In a new twist on the theme, the scammers have their sights set on book manuscripts, among other things
Several global book publishing houses and an international literary scouting agency have warned their staff of a flurry of phishing emails that seek authors’ and publishers’ sensitive information, including book manuscripts, The Bookseller reports.
Penguin Random House (PRH) North America, for one, issued an urgent warning to all employees last Wednesday, coinciding with the opening of the Frankfurt Book Fair.
“We have recently seen an increase in attempts to steal our manuscripts. This has occurred in multiple locations across the globe. The individuals attempting to access these manuscripts have a sophisticated understanding of our business. We need to protect ourselves from these threats,” read the PRH email with the subject line “Important: New Phishing Alert”.
The publishing house urged its employees to be “extremely careful” about information such as “manuscripts, user IDs, passwords, social security numbers, credit card numbers, bank account numbers, W-2s [US tax forms] and/or wire transfers”.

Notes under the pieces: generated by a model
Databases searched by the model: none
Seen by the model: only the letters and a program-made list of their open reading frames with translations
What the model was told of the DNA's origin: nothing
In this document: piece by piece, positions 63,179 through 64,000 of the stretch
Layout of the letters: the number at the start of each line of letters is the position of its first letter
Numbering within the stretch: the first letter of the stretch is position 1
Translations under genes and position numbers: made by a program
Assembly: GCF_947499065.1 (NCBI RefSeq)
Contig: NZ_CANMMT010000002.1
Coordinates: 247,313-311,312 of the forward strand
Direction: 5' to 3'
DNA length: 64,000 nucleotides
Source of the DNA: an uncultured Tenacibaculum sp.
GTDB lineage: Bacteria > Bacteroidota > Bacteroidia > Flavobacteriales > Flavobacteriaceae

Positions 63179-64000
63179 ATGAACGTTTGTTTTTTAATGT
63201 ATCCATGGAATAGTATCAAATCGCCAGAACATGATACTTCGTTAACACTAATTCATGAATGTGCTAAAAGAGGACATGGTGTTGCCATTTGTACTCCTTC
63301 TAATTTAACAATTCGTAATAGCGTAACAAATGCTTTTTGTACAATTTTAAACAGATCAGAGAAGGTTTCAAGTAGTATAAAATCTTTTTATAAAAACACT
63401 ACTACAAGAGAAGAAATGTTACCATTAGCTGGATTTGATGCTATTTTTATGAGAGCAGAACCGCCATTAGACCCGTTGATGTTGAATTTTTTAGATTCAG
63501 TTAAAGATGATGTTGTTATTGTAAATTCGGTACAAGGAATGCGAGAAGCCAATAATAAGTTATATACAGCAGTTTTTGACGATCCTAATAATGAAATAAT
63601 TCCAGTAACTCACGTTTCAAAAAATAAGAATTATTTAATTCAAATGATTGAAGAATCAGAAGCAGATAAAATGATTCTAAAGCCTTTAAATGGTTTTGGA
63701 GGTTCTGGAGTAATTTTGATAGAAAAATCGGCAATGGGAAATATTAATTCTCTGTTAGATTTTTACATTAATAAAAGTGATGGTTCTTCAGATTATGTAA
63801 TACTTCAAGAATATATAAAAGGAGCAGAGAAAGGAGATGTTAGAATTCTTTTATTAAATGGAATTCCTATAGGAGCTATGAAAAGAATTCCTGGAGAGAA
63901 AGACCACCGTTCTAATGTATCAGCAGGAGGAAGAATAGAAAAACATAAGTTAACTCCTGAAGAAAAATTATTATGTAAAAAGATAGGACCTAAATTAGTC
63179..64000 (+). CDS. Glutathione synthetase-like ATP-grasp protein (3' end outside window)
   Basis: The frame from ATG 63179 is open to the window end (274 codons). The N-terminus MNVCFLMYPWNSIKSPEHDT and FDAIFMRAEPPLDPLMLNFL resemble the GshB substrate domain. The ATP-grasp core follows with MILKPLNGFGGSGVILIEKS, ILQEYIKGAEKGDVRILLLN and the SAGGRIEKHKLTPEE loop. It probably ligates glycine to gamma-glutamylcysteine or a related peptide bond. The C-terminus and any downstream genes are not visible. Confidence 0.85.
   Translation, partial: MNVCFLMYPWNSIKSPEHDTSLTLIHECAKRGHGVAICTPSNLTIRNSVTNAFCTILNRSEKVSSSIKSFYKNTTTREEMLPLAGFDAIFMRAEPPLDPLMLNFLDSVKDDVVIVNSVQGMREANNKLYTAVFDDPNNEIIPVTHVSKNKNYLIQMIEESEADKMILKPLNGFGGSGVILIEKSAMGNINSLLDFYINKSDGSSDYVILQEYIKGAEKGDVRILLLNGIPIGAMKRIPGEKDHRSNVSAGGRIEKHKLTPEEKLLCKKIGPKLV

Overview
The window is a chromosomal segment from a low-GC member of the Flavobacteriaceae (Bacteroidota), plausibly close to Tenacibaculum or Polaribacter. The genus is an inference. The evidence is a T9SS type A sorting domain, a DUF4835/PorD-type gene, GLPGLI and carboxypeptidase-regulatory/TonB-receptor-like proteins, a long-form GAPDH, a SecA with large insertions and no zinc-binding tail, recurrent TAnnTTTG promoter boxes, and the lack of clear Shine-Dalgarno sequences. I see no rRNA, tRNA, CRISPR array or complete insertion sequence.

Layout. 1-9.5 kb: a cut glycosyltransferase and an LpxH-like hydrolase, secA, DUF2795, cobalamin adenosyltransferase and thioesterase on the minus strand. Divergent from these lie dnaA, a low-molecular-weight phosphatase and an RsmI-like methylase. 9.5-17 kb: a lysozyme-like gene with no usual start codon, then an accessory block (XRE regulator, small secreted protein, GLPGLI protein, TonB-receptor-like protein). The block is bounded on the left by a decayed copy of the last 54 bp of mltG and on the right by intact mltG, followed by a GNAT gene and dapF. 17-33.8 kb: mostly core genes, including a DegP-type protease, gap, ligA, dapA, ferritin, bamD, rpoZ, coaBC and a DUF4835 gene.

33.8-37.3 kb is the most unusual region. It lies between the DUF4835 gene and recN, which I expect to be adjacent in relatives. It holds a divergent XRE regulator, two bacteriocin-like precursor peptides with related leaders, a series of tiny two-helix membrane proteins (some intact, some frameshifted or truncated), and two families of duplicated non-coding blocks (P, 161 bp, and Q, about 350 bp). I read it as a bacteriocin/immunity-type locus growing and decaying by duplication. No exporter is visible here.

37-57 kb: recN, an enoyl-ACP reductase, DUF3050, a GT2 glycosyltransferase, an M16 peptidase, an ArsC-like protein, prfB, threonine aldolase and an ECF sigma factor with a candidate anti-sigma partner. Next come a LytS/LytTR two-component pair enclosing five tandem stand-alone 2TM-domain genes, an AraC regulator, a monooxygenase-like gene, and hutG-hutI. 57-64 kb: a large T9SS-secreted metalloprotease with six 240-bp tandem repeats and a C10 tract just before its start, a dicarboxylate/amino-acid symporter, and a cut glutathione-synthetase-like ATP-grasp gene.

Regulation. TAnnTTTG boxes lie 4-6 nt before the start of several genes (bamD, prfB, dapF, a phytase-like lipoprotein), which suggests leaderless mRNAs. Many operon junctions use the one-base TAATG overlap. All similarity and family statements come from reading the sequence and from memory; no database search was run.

It is understood that the scammers pretend to be literary agents and foreign-rights staff and that they send their emails from spoofed email addresses. Forging the sender’s address so that the message appears to come from a trustworthy source is an old trick in the phishers’ books.
A PRH spokesman confirmed the company’s memo about the phishing campaign and highlighted the importance of employee awareness and training for its cybersecurity program.
At least two more big names in the industry are known to have been targeted by the same campaign. This includes Pan Macmillan, which has also called on their employees to exercise caution. Another (but unnamed) publisher was quoted as saying that schemes targeting manuscripts are a new development.
Meanwhile, The Bookseller also reports that fraudsters impersonate Catherine Eccles, the owner of London-based literary scouting agency Eccles Fisher, sending out emails to literary agencies in a bid to steal authors’ personal details and manuscripts. Eccles herself suspects that “someone with knowledge of our industry and who we work with” is behind the foul play.
Needless to say, the book publishing (and self-publishing) industry isn’t spared the malicious efforts of phishers. In addition, over the years, there has also been any number of reports of scams targeting not only publishers, but also avid readers. In one rather high-profile example, J.K. Rowling herself warned Harry Potter fans about a bogus offer that promised the next installment of her wizard series, but was instead an attempt to steal their credit card details.
How do you avoid being beguiled into handing over your personal data to phishers? Reading between the lines is often your best defense. That said, you are well advised to read David Harley’s treatment of how to recognize phishing messages or pay heed to our Five simple ways you can protect yourself from phishing attacks.